RESULTS

16 children median age 9.5 y (5-22y) and 4 adults median age 50y (26-60y) with CD19+ ALL were treated. One child had T cell ALL aberrantly expressing CD19. 14/16 pediatric pts had active disease or +MRD after chemotherapy on the day prior to CTL019 cell infusion, while 2 were MRD(-). 3 of 4 adults had active disease prior to lymphodepleting chemotherapy, while 1 was in morphologic CR. Lymphodepleting chemotherapy varied with most receiving a Cytoxan-containing regimen the week prior to CTL019. A median of 3.7x106 CTL019 cells/kg (0.7-18x106/kg) were infused over 1-3 days.

There were no infusional toxicities >grade 2, although 5 pts developed fevers within 24 hrs of infusion and did not receive planned subsequent infusions of CTL019 cells.  14 patients (82%) achieved a CR, including the patient with CD19+ T ALL, 3 did not respond, and 3 are pending evaluation. 11/17 evaluable pts have ongoing BM CR with median follow up 2.6 mo (1.2-15 mo).  Three patients with a CR at 1 month have subsequently relapsed, 1 with CD19(-) disease. Median follow-up as of August 1, 2013 was 2.6 mo (1-15 mo) for all pts.

All responding pts developed some degree of delayed cytokine release syndrome (CRS), concurrent with peak T cell expansion, manifested by fever, with variable degrees of myalgias, nausea, anorexia. Some experienced transient hypotension and hypoxia.  Detailed cytokine analysis showed marked increases from baseline values of IL6 and IFNγ (both up to 1000x), and IL2R, with mild or no significant elevation in systemic levels of TNFα or IL2. Treatment  for CRS was required for hemodynamic or respiratory instability in 7/20 patients and was rapidly reversed in all cases with the IL6-receptor antagonist tocilizumab (7 pts), together with corticosteroids in 4 pts. Although T cells collected from the 11 pts who had relapsed after allo SCT were generally 100% of donor origin, no GVHD has been seen. Persistence of CTL019 cells detected by flow cytometry and/or QPCR in pts with ongoing responses continued for 1-15 months after infusion, resulting in complete B cell aplasia during the period of CTL019 persistence.  Pts have been treated with IVIg without any unusual infectious complications. One child who entered a CR subsequently developed MDS with a new trisomy 8 in ALL remission and has gone to SCT, and 1 child developed a single leukemia cutis lesion at 6 mo, still BM MRD(-).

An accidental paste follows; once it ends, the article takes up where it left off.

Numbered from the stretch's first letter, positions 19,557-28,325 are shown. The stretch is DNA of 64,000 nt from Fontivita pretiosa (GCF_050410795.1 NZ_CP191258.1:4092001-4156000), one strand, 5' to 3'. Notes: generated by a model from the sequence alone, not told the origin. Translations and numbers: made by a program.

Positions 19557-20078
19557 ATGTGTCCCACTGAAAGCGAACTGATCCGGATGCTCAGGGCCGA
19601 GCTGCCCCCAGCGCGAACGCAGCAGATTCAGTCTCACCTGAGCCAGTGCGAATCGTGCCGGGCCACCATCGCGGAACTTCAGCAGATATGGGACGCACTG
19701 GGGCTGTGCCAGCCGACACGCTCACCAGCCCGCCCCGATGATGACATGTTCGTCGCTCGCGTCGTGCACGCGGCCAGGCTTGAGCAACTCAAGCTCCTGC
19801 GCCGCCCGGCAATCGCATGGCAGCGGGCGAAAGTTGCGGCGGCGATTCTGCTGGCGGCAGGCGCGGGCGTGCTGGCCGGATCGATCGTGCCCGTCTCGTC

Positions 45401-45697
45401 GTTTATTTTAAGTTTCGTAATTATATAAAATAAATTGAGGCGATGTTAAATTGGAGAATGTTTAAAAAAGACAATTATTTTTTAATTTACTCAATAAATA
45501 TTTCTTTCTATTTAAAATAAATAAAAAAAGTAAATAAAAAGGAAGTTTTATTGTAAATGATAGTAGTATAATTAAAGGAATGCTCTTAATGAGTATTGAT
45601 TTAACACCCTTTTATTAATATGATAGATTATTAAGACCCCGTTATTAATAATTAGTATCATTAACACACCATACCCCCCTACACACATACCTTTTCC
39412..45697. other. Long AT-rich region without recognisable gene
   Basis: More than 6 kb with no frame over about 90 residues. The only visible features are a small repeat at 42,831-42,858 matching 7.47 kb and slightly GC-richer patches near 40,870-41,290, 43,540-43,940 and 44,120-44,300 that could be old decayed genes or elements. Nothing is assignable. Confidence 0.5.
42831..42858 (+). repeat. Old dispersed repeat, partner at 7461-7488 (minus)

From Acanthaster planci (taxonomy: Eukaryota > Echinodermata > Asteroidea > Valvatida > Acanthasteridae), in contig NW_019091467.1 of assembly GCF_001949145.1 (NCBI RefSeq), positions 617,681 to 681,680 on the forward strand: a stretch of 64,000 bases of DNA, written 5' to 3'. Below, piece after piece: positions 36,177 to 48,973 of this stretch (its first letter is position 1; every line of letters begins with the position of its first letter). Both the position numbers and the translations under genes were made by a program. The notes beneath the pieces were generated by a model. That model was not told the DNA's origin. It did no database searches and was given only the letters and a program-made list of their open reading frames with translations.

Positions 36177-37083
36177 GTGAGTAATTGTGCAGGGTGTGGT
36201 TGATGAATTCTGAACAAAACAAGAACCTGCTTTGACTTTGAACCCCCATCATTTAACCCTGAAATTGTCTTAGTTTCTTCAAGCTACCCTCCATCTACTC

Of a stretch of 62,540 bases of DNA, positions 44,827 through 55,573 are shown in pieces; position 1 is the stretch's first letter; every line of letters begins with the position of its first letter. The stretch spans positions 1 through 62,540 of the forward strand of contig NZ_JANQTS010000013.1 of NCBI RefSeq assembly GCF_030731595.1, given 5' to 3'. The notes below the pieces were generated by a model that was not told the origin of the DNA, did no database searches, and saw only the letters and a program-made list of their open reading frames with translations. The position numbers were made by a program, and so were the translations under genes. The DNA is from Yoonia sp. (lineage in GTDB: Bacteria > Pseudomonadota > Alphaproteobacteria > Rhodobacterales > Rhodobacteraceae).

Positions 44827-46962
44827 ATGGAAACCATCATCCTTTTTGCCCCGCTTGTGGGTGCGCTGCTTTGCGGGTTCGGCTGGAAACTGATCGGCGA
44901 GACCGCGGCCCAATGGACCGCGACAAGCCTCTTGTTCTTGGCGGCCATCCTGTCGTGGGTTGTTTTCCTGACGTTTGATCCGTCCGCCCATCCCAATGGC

CONCLUSIONS:

CTL019 cells are T cells genetically engineered to express an anti-CD19 scFv coupled to CD3ζ signaling and 4-1BB costimulatory domains.  These cells can undergo robust in-vivo expansion and can persist for 15 mo or longer in pts with relapsed ALL.  CTL019 therapy is associated with a significant CRS that responds rapidly to IL-6-targeted anti-cytokine treatment.  This approach has promise as a salvage therapy for patients who relapse after allo-SCT, and collection of tolerized cells from the recipient appears to have a low risk of GVHD. CTL019 cells can induce potent and durable responses for patients with relapsed/refractory ALL. Multicenter trials are being developed to test this therapy for ALL in the phase 2 setting.

Disclosures: Grupp: Novartis: Research Funding. Chew: Novartis: Patents & Royalties. Levine: Novartis: cell and gene therapy IP, cell and gene therapy IP Patents & Royalties. Litchman: Novartis Phamaceuticals: Employment, Equity Ownership. Rheingold: Novartis: Research Funding. Shen: Novartis Pharmaceuticals: Employment, Equity Ownership. Wood: Novartis Pharmaceuticals: Employment, Equity Ownership. June: Novartis: Patents & Royalties, Research Funding.

Previous Abstract | Next Abstract >>

*signifies non-member of ASH